6. I learned to balance the needs of my dependents when choosing my own behaviors.  A few months after I adopted my dog, I was invited to go on a weekend skiing trip to Colorado.  I had a lot to think about.  If I went, would the newly adopted dog be traumatized by being left so soon?  Should I find a pet sitter to come into my home for the weekend?  Should I take my dog to my neighbor’s house for the weekend (he too has a dog, and the two dogs are buddies)?  Should I just decline the opportunity to take the trip and stay at home nurturing my relationship with my new-to-me dog?  If I choose to go, what preparations will I need to make so that the pet sitter or neighbor can attend to my dog as well as possible in my absence?  What toys should be made available?  What instructions and emergency numbers should be given?   Less than a decade later, I was asking myself these same questions regarding our first vacation following the birth of our first child.
  7. I learned that praise is a more constructive tool for influencing my dependents’ behaviors than is criticism.  My cat used to claw the edge of the sofa.  When this first happened, I yelled, “NO!”  What the cat learned from this experience is that I’m scary . . . not that scratching the sofa is unacceptable.  I subsequently bought a scratching post and placed it next to the sofa.  When the cat used the scratching post, I praised him effusively.  “Good kitty!  I’m so proud of you!  Thank you for using your scratching post!”  When he scratched the sofa again, I didn’t yell at him; instead, I silently picked him up and gently placed him in front of his scratching post.  When he immediately used his scratching post, I again praised him generously.  It didn’t take long before he figured out where the best place to scratch was.  Kids respond similarly.  Yell at kids, and they think you’re mean.  Praise them and they (usually) seek to please.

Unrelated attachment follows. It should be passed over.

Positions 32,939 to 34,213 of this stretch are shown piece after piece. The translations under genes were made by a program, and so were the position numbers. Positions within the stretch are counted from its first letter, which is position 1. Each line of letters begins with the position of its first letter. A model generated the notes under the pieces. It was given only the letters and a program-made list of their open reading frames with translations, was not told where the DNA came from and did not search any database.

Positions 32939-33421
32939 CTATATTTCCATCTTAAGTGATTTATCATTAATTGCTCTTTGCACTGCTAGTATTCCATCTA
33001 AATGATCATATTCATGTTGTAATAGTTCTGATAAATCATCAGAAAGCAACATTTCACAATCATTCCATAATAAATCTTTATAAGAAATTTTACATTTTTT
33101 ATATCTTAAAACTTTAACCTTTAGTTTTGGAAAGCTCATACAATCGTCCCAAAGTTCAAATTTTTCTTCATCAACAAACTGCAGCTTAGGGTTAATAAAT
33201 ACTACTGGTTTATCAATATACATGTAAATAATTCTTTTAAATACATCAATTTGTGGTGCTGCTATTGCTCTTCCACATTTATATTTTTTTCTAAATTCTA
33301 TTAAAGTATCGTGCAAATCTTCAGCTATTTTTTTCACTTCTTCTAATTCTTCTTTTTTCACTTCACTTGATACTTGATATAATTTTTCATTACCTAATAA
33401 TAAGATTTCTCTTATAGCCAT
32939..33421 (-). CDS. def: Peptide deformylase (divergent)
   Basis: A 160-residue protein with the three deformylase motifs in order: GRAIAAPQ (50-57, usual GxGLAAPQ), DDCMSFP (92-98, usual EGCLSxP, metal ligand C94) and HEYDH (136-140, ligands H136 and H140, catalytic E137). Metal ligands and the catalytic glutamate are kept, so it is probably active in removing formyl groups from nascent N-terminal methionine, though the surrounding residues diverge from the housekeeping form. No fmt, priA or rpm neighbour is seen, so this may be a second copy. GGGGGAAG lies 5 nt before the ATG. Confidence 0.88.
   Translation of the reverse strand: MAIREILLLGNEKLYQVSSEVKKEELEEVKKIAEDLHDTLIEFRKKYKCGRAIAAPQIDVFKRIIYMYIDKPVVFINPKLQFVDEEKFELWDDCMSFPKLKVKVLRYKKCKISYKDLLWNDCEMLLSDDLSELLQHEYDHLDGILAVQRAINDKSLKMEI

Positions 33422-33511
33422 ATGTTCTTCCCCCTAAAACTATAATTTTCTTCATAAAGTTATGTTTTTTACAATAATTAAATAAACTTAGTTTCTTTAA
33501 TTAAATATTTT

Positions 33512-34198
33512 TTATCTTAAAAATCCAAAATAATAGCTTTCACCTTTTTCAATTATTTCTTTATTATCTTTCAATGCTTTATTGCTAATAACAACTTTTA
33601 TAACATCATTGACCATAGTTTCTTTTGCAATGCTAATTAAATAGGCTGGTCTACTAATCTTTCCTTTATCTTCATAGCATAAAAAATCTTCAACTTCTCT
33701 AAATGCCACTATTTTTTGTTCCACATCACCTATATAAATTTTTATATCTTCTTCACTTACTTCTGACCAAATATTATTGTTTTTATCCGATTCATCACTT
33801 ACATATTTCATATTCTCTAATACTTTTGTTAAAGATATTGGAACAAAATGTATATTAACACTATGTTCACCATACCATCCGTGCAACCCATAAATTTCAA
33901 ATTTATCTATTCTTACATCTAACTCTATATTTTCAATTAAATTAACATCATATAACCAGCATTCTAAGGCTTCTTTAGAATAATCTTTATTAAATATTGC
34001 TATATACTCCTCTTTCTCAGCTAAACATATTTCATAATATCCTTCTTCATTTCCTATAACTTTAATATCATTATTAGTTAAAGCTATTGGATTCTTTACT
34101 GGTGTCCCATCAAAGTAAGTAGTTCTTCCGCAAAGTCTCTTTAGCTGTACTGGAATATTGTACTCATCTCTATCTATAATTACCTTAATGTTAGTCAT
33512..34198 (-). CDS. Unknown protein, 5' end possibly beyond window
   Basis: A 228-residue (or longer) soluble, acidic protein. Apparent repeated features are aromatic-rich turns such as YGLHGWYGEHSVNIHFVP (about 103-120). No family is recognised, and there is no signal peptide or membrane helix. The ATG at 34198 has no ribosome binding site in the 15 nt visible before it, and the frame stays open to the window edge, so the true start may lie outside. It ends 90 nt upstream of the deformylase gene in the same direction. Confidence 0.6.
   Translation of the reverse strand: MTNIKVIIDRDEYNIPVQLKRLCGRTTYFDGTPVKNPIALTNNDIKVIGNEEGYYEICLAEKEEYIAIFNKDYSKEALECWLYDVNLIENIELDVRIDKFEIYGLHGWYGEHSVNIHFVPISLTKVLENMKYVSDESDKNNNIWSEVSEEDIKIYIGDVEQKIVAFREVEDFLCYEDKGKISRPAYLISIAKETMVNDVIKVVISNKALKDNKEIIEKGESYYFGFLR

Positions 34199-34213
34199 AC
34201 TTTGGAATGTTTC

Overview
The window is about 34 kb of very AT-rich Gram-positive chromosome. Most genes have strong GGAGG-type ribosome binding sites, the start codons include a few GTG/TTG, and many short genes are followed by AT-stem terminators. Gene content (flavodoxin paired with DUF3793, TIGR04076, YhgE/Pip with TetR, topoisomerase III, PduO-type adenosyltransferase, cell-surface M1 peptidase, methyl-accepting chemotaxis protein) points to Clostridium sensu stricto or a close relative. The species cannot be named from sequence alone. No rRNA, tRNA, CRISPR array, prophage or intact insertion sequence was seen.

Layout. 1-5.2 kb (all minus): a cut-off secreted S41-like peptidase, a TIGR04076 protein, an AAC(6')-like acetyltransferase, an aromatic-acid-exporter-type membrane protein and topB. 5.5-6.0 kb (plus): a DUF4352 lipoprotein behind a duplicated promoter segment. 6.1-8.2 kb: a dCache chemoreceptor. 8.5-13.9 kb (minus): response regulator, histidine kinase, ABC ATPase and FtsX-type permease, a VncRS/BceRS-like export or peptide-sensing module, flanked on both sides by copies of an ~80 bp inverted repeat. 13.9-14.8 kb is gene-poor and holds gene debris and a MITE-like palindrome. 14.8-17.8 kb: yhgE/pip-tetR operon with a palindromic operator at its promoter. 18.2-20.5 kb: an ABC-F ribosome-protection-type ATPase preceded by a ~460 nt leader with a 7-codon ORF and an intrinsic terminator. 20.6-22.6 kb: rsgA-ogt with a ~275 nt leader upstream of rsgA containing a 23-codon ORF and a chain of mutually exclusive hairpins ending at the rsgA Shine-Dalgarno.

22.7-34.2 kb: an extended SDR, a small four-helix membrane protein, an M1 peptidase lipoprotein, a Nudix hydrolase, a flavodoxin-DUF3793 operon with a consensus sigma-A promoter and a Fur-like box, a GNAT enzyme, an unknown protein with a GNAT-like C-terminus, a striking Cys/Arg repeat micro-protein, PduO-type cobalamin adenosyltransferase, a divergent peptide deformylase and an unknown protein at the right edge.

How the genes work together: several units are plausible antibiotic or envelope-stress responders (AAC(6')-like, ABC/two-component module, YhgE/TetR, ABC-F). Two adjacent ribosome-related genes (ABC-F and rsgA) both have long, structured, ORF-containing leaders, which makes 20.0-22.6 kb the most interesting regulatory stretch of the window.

In sum, pet “ownership” is not identical to parenting a human child, but there are striking similarities, and a lot can be learned by having pets that will help prepare people to become parents.